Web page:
Wisdom Begins with Wonder

Make time for… conversation

small talk

small talk - from the brilliant xkcd.com

Who does the speaking in your classroom?

When students speak, to whom are they speaking?

When students are talking to each other, what are they talking about?

These are absolutely critical questions. The answers to these questions speak volumes about the level of student engagement in a class.

Who does the speaking in your classroom?

Is it you, or is it the students? If the teacher is the star of the show in their classroom, students are not actively engaging with the content. If students aren’t actively engaging with the content they aren’t learning – at least not with any depth; they aren’t building capacity for transfer. Transfer is the ability to apply learning to new situations, which truly demonstrates ownership of knowledge and depth of understanding.

When students speak, to whom are they speaking?

Are students talking to the teacher or to each other? If student conversation always passes through the teacher-gatekeeper, true discourse is not taking place. Students must be given the opportunity to ask and answer peer questions. The teacher should serve as a passive facilitator (0r even an outside observer) whenever possible.  One great way to get true student-student discourse rolling is with a socratic seminar; another is whiteboarding.

When students are talking to each other, what are they talking about?

When students are talking to each other, are they talking about class content or the latest mind-rotting episode of Jersey Shore? If class content is not engaging or students aren’t afforded time for their curiosity, conversations in your class will quickly veer off task. This is why many teachers hesitate to allow students time for conversation. It is also a great measure of student engagement. Give students a few minutes to talk about your current class topic. Do they talk about it? If not, do they need a more structured conversation protocol, or do you need to revamp your content?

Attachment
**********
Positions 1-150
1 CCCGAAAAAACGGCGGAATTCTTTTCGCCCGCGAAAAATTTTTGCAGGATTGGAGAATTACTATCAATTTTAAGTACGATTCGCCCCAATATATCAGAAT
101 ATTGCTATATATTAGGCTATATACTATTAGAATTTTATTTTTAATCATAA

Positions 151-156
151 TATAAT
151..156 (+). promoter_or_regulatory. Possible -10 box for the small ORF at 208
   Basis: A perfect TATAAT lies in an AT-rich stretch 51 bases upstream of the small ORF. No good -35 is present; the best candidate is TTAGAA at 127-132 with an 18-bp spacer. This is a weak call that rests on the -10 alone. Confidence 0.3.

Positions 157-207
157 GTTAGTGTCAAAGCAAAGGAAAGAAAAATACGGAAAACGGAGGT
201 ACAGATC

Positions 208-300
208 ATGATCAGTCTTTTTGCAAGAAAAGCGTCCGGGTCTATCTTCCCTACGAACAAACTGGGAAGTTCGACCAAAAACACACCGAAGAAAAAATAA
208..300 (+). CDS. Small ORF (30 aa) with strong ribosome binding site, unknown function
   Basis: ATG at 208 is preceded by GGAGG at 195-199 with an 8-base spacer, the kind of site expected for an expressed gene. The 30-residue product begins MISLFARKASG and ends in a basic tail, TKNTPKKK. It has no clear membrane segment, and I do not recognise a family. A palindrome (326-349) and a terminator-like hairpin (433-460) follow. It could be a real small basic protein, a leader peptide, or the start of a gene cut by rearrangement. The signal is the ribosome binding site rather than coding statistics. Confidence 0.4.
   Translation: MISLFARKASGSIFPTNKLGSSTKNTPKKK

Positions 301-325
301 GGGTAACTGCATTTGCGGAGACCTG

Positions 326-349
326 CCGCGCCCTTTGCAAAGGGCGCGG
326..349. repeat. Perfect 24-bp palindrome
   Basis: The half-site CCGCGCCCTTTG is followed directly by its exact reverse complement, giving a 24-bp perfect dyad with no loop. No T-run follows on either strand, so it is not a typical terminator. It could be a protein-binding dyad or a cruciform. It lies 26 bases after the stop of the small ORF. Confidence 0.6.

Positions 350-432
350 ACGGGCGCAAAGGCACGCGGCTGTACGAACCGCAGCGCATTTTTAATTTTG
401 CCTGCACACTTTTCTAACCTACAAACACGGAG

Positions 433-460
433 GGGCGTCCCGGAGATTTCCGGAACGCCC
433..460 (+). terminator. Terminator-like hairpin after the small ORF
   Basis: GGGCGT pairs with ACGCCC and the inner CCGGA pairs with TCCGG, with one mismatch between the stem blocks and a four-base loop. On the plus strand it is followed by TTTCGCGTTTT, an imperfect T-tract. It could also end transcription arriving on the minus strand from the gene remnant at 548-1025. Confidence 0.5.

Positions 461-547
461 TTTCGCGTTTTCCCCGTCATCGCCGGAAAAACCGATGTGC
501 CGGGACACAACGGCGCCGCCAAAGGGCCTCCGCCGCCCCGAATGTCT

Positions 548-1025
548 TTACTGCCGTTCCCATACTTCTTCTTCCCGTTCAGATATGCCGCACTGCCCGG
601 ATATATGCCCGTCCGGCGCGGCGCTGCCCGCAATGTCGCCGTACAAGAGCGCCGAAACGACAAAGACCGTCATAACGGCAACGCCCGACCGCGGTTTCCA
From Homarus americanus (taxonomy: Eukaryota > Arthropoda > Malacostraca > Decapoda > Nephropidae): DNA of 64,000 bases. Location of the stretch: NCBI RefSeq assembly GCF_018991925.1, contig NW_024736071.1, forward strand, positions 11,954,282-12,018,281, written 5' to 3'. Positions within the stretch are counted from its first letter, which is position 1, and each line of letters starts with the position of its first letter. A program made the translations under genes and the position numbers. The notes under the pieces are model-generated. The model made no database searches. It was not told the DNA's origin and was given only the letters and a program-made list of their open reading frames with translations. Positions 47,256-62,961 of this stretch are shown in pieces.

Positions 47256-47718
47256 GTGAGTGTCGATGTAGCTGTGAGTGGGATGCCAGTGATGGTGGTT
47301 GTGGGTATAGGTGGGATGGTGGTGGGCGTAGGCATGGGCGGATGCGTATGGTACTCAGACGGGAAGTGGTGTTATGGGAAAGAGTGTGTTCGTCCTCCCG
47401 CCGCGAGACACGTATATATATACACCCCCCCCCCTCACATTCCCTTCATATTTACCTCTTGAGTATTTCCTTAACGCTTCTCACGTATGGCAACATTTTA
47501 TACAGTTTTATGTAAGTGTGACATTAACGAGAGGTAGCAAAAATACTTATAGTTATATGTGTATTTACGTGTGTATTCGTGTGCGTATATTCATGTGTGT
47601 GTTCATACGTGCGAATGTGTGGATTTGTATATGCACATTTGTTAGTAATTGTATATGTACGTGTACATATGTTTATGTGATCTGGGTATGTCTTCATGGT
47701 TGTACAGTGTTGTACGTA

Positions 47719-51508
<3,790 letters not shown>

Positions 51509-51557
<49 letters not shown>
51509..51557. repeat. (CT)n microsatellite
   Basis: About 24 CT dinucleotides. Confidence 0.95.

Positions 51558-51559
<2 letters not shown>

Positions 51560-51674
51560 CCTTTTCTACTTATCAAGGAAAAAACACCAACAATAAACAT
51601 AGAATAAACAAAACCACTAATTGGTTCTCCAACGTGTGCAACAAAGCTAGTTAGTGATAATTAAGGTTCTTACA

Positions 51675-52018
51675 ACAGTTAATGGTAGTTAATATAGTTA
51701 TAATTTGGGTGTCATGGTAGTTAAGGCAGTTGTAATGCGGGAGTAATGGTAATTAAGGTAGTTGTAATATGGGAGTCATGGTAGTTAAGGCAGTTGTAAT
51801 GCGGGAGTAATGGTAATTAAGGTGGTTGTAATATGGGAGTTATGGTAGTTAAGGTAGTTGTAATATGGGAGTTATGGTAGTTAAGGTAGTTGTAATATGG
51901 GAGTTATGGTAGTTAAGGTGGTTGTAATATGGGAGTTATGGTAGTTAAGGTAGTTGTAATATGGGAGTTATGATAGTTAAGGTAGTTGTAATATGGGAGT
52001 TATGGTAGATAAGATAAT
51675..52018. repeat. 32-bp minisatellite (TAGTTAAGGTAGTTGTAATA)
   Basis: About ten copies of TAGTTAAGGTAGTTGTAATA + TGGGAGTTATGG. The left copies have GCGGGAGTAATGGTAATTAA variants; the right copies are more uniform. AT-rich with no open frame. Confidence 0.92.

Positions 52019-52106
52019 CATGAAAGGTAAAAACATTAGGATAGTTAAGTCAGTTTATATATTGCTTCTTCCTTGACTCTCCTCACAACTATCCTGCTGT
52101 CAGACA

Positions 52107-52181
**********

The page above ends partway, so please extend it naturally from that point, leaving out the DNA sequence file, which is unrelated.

How do you make time for conversation in your classroom?

comic used under cc license from xkcd.com


5 comments ↓

  • #   Kayla on 11.29.10 at 6:54 am     

    Hi! I am from Dr. Strange’s EDM310 class in Mobile, Alabma. I never thought about this, but it is so true. I know as a student if I was in a classroom where the teacher only spoke, it got boring really fast. I believe this is a great example of why creativity should be used in almost every assignment. If you get a student’s imagination to flow then they are more likely to learn. Thank you for taking time to post blogs such as this.
    -Kayla


  • #   Alfonso Gonzalez on 11.29.10 at 5:04 pm     

    Yes! I think whiteboarding is great! I love the way students talk to each other instead of presenting to me. It’s weird when there’s a whole class and students just talk or present to me.

    I’ve been reading about socratic seminars but haven’t taken the plunge to trying them out in my classes. How does it work in Science? Do you have them read an article or something?


  • #   Mr. Rice on 11.29.10 at 5:34 pm     

    Kayla –

    Thanks for the thoughts!

    Have you read my posts about socratic seminars and whiteboarding?


  • #   Mr. Rice on 11.29.10 at 5:40 pm     

    Al-

    Did you read my post about socratic seminars: http://trice25.edublogs.org/2010/07/20/socratic-seminars-in-science-class?

    An engaging article is one way to inspire them but I’ve also done them based on videos, labs, or simply questions about our current topic!


  • #   Alfonso Gonzalez on 11.29.10 at 5:55 pm     

    Awesome! Thanks, Tyler!

    Now I just have to try it. Three times! Yikes :o)


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